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James Bond’s preference in timepieces is just as legendary as the way he takes his martinis — and the super- spy’s watch of choice has been Omega since 1995, when Lindy Hemming, then-costume designer for the film franchise, pitched the watch house about collaborating on a piece.

“She was given the job to — I wouldn’t say revamp, but the Bond image had become a bit diluted in the late Eighties. Or so she told me,” said Stephen Urquhart, president of Omega. “She felt he needed a bit of a facelift, and in terms of the watch, he had a lot of watches, so there was not really a standard message there.”

This story first appeared in the November 4, 2015 issue of WWD. Subscribe Today.

The pair quickly settled on two criteria for the timepiece.

“Being in the Royal Navy, chances were he would have worn a Seamaster, given our very strong relationship with the British Navy and armed forces,” Urquhart said. “So she was very adamant about that. Secondly, she felt that for Bond, given that he was an educated English gentleman, the color blue was important. So that’s how we started, and we haven’t looked backed since.”

Urquhart noted that while the style of the watch remained relatively the same for the first four films Omega collaborated on, with just small, barely visible tweaks, when Daniel Craig took over the role for 2006’s “Casino Royale,” the actor wanted a hand in determining the look of the piece. “He wanted to give his own touch to the Bond image,” Urquhart said. “At that point, the Seamaster was known as the Bond watch — people would walk in the store and say, ‘I want the Bond watch.’ Daniel Craig chose the Planet Ocean watch, which is quite similar, and he wore that for three films.”

In “Spectre,” which premiered in London on Oct. 26, Craig begins the film wearing a Seamaster style previously worn in “Skyfall,” before being given a new watch by Q, played by Ben Whishaw.

The Omega Seamaster 300 “Spectre” style fea- tures a bidirectional, rotating diving bezel made from black ceramic, with a LiquidMetal 12-hour scale, so that time can be kept with any country in the world, on a five-stripe black and gray NATO strap, where the 007 gun logo has been engraved on its holder.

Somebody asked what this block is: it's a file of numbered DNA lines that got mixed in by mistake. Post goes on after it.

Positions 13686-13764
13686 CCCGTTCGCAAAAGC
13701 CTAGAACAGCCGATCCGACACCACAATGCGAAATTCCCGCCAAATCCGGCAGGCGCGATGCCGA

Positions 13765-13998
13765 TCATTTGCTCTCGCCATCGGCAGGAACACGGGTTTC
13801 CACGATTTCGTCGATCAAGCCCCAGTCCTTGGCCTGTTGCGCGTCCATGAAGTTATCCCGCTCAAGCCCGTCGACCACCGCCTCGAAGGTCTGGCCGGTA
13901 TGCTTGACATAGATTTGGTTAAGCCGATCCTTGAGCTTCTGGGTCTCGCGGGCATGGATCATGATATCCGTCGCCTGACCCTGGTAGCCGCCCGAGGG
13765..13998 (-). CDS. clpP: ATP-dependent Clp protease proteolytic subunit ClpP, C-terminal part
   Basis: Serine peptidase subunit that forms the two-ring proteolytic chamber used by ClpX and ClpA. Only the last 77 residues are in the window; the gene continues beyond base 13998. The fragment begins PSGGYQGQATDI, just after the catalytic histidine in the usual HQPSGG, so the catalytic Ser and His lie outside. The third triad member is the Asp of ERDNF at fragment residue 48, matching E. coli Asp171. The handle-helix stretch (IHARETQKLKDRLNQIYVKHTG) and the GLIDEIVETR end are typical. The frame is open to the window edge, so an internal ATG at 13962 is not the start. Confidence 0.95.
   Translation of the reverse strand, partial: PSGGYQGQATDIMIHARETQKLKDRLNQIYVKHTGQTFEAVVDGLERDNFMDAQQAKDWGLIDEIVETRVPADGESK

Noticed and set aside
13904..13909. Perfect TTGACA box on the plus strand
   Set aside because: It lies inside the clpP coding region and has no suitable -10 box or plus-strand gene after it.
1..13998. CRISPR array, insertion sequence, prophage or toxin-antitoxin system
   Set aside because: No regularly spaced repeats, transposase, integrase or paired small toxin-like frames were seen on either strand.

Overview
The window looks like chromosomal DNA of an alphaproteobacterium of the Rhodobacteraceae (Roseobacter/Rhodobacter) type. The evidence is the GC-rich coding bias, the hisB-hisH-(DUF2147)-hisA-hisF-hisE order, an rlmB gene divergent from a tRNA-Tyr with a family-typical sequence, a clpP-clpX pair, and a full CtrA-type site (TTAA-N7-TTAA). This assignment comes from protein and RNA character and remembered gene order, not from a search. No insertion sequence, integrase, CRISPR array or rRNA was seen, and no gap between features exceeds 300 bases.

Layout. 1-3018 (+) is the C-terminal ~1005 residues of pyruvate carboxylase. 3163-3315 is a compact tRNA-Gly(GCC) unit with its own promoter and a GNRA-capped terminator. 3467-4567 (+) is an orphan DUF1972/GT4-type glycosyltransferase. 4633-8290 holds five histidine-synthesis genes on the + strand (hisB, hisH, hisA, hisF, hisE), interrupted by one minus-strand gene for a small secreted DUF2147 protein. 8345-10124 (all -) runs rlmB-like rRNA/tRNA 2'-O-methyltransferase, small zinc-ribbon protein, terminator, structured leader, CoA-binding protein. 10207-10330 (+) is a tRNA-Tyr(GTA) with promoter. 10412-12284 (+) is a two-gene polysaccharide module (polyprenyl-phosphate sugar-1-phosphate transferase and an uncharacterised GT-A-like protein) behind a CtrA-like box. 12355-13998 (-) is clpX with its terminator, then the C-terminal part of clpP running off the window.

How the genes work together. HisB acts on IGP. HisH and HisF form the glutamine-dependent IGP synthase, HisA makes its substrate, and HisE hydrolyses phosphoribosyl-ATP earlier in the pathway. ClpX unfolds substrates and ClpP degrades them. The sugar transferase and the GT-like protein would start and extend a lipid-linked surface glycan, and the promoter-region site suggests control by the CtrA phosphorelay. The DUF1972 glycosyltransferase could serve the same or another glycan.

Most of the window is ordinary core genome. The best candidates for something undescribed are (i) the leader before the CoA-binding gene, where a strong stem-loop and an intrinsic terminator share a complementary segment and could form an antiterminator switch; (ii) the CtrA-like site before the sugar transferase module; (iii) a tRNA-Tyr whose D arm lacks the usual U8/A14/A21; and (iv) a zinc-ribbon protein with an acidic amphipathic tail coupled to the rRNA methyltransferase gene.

The timepiece is limited to just 7,007 pieces, and hit retail in September with a price point of $7,500. Each watch has its own unique serial number engraved on the back along with the “Spectre” logo.

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The Bond watches are surely coveted by collectors, Urquhart said. “This watch will be on collectible sites, for sure. But when I think about collectors, I think of resale value, and I think this is a very emotional watch. I’m not sure many people are going to buy it just to resell it. I don’t think so. It’s more of an emotional purchase.

“Bond is a very special story,” added Urquhart. “We have nothing else like this. The only similar thing was a limited-edition watch we did for Apollo 13. But even then, we’re talking about a different category of consumers — much more limited and niche. With Bond, there are thousands of people who are waiting and ordering the watch in advance….We definitely have people who are crazy about Bond and want the Bond watch every four years, but I think we’re reaching out to a new customer, also. This film is getting such great press, that I think there will be a lot of people who come back to the world of Bond and become new customers of Omega.”

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